LOS ANGELES, Aug. 24 (UPI) — The American Film Institute has cancelled a planned screening of director Nate Parker’s critically acclaimed film, “The Birth of Nation,” in light of the controversy surrounding his 1999 rape trial.
“I have been the recipient of many different passionate points of view about the screening, and I believe it is essential that we discuss these issues together — messenger and message, gender, race and more — before we see the film,” wrote AFI dean Jan Schuette about the cancellation to the school’s fellows, according to Deadline.
“Next week, we will be scheduling a special moderated discussion so we may explore these issues together as artists and audience,” he continued. “Fox has agreed to host a screening of the film for us later in the year.”
The screening was set to take place Friday alongside a Q&A session with Parker for students at the school.
The cancellation comes after the resurfacing of rape allegations levied against Parker in 1999 that have returned due to the buzz surrounding “The Birth of a Nation.”
Parker, who also stars in the film, addressed the controversy on social media recently after new information revealed that the woman who accused Parker and his college roommate at the time, “Birth of a Nation” co-writer Jean Celestin, of rape had committed suicide in 2012.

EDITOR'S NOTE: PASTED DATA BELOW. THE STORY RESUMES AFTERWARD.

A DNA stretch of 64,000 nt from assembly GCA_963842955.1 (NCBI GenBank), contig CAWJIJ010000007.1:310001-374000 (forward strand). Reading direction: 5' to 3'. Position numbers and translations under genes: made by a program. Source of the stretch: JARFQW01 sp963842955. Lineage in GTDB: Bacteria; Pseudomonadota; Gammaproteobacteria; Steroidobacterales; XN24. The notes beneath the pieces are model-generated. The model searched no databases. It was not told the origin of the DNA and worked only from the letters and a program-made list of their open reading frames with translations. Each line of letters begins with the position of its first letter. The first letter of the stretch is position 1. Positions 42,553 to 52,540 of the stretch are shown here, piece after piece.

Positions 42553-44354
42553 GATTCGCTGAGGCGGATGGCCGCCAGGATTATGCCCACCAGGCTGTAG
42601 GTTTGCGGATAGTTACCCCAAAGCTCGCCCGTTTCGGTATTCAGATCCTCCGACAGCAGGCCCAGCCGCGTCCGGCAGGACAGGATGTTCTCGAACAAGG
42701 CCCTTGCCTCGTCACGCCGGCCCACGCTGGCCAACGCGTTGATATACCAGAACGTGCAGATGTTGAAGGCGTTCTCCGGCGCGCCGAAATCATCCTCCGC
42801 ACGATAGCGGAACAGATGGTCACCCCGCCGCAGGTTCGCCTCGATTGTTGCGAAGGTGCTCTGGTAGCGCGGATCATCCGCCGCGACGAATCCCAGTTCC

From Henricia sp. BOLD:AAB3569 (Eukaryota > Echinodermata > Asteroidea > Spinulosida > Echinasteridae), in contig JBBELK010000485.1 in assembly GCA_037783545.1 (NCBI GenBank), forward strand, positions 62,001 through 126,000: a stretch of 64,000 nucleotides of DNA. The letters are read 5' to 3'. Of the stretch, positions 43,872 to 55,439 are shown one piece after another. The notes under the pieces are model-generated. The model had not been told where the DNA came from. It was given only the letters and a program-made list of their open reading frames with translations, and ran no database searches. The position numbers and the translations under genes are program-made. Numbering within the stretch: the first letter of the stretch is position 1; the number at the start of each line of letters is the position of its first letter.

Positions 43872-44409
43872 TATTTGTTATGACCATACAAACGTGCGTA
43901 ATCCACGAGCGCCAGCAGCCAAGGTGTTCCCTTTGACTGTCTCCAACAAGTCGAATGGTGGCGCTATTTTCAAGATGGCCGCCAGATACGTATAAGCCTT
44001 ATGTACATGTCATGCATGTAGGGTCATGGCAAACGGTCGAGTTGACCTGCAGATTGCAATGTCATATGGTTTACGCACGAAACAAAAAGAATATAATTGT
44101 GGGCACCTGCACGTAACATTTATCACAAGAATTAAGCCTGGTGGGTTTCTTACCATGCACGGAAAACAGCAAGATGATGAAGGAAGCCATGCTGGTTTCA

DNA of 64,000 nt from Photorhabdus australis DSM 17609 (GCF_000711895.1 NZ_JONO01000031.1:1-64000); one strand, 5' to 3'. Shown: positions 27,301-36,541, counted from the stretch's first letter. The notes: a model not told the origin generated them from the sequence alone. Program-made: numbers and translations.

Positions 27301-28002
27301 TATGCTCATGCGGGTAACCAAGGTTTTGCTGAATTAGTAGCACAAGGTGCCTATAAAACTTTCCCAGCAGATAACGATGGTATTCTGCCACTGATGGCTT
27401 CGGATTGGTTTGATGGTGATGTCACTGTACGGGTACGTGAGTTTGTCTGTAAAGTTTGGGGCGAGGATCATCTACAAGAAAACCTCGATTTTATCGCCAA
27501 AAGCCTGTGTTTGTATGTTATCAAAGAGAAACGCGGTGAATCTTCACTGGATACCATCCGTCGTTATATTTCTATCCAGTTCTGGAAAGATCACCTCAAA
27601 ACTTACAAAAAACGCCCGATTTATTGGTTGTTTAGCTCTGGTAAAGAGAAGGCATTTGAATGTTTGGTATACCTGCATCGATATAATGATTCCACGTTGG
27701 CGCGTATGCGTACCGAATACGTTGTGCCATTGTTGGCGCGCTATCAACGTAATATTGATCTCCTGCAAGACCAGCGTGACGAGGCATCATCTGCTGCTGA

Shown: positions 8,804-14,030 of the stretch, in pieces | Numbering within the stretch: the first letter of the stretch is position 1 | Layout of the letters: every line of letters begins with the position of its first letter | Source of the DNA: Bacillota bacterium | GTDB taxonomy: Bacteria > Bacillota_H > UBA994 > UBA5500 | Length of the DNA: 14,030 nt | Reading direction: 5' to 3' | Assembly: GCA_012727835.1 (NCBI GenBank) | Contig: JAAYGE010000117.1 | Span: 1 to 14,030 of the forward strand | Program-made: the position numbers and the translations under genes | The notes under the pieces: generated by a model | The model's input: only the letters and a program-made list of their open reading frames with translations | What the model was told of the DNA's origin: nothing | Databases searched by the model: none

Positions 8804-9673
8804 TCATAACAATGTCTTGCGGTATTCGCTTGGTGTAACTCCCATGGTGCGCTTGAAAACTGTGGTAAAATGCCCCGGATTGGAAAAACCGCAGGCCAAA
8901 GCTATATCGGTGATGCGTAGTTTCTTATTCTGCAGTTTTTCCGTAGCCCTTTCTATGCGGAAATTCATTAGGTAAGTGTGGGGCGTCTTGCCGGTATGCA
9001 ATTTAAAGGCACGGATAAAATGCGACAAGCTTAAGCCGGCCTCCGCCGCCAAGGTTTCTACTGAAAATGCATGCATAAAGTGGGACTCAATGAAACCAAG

“I myself just learned that the young woman ended her own life several years ago and I am filled with profound sorrow… I can’t tell you how hard it is to hear this news. I can’t help but think of all the implications this has for her family,” Parker wrote.
“I cannot — nor do I want to ignore the pain she endured during and following our trial. While I maintain my innocence that the encounter was unambiguously consensual, there are things more important than the law. There is morality; no one who calls himself a man of faith should even be in that situation. As a 36-year-old father of daughters and person of faith, I look back on that time as a teenager and can say without hesitation that I should have used more wisdom,” he continued.
Parker was acquitted by a jury in 2001 while Celestin was found guilty and sentenced to six months in prison. The verdict was appealed and a new trial was granted in 2005. It never made it to court, however, as the woman decided not to testify again.
“The Birth of a Nation,” which follows Nat Turner’s slave rebellion from 1831, opens in theaters on Oct. 7.
Studio Fox Searchlight has defended Parker amid the controversy, releasing a statement saying the movie studio is aware of the incident, and stating that Parker was “found innocent and cleared of all charges.”
“We stand behind Nate and are proud to help bring this important and powerful story to the screen.”